Building Your Path

3 Problems Facing CTE and How Pathfinding Can Solve Them

The most recent data from the National DoE paints an interesting picture of the effectiveness and participation in career and technical education (CTE) across the country. 

This data tells us that:

  • nearly all public school districts offer CTE to high school students;
  • students who take at least two courses in the same cluster earn more than those who don’t;
  • and students can earn college credit while still in high school. 

So why do only 37% of high school students participate in more than two CTE courses in the same cluster?

CTE centers are doing the work to ensure students know they are available, but they’re facing the challenges of getting students to stay cluster-focused. 

Below, we go over why this may be happening and how it could be solved.

1. Awareness of CTE centers

Most CTE centers across the country hold open houses for students and go into classrooms in the high schools and middle schools to introduce students to the idea of CTE. These opportunities expose students to the concept and value of CTE. 

It’s because of these great efforts that so many students know what CTE exists and engage in at least one class. General awareness, though, isn’t enough. 

2. Identifying the right program for every student

General exposure isn’t enough to drive a concentrated effort. Students need to be engaged and guided to the best program for them. 

YouTruth’s national survey of high school students found that only 46% said that their school helped them identify their career interests and only 49% helped them understand the steps to take in order to pursue the career I want. 

When looking at the data, it’s not surprising that more students don’t pursue CTE— a majority of them aren’t helped in identifying their career goals or told how CTE can help. 

Some states put emphasis on personal learning plans (PLP), but their adoption and execution can vary widely. Most PLPs don’t include details on which CTE programs might relate to a career and why.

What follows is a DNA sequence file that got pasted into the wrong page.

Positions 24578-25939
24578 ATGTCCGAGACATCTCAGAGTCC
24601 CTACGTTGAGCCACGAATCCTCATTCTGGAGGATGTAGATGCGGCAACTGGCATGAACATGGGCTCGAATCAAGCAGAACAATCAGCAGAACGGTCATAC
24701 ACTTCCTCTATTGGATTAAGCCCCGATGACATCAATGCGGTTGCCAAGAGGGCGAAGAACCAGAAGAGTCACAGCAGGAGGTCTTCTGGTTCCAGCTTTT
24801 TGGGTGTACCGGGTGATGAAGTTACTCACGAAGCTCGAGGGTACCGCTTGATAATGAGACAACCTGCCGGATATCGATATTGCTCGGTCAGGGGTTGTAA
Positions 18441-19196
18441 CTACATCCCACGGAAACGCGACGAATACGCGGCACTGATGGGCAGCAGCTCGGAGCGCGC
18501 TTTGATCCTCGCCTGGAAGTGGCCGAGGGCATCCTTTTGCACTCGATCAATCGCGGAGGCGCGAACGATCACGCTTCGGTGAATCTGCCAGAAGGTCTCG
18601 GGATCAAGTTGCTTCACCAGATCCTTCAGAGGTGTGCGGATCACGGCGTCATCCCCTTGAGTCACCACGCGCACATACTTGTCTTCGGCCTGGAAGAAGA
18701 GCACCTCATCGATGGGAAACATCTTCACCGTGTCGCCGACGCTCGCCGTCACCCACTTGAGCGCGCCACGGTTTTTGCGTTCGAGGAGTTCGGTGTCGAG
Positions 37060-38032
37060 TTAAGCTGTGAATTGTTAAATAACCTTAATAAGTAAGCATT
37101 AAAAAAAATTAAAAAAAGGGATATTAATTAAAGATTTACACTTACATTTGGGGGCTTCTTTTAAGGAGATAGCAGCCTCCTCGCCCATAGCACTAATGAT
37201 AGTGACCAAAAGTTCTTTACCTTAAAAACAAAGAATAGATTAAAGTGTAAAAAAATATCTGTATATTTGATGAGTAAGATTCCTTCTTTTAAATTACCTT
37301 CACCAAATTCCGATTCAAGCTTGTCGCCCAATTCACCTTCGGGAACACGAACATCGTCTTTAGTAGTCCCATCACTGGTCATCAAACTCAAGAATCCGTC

To combat this lack of information, every student who is entering high school need to be shown what careers they’d most be interested in and what CTE programs available to them match their goals. 

Interestingly, the state of NH partnered with Awato to do just that.

3. Demonstrating Value

All students would benefit from taking career technical education courses. But, as we suggested above, they likely don’t know which programs they should focus on. 

Beyond identifying an area of study, students need to have a clear idea of what they’ll get from CTE. Many students may not know that CTE can be a great first step to a career, even if they are planning to go onto four-year colleges, which 59% of students are planning on. 

A student interested in marketing may not see the clear connection between a multi-media CTE program and their career goals. This same student could have access to in-demand marketing skills that they did not know they needed, like understanding video editing, all before leaving high school for a four-year college. 

What is standing in between these students and completing multiple courses in a cluster is the connection of how that experience will help them along their career pathway.

Pathfinding technology can fill these gaps

In a previous blog post, we define what pathfinding is and how it improves the traditional pathway system.

Pathfinding technology can help address these critical challenges for CTE schools and their sending school partners.

It addresses this problem by providing a streamlined solution to help students understand themselves, what available programs are the best for them, and why they would be valuable for them.

How is pathfinding technology able to do all of this? 

  1. It fills a critical area of need for sending schools, so they are often more eager to participate and share CTE options with their students. 
  2. The technology is built on using local content and mapping local content to all possible career outcomes. This enables the technology to show every student what local CTE programs will fit for them. 
  3. Pathfinding technology enables students to compare different paths and understand how steps provide value along a career path. This enables students to see why they should participate in a certain cluster of CTE.

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